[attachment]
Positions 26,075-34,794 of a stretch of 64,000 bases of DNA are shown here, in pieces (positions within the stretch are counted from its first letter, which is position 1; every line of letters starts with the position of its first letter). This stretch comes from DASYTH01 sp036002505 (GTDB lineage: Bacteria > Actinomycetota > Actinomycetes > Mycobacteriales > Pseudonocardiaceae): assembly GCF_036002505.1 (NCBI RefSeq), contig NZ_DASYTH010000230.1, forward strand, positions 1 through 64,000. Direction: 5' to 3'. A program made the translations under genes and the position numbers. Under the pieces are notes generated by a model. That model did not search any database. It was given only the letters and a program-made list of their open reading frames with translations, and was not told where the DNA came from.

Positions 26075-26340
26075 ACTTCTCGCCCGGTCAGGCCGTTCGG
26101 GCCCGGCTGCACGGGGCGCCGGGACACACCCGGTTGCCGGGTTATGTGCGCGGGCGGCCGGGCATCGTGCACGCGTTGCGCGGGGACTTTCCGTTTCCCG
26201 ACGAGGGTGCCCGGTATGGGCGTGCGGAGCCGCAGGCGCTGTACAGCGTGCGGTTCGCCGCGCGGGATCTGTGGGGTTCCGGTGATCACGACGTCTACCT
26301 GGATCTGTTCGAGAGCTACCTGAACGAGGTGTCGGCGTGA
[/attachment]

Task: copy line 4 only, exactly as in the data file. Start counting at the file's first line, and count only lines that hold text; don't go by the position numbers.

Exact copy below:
26101 GCCCGGCTGCACGGGGCGCCGGGACACACCCGGTTGCCGGGTTATGTGCGCGGGCGGCCGGGCATCGTGCACGCGTTGCGCGGGGACTTTCCGTTTCCCG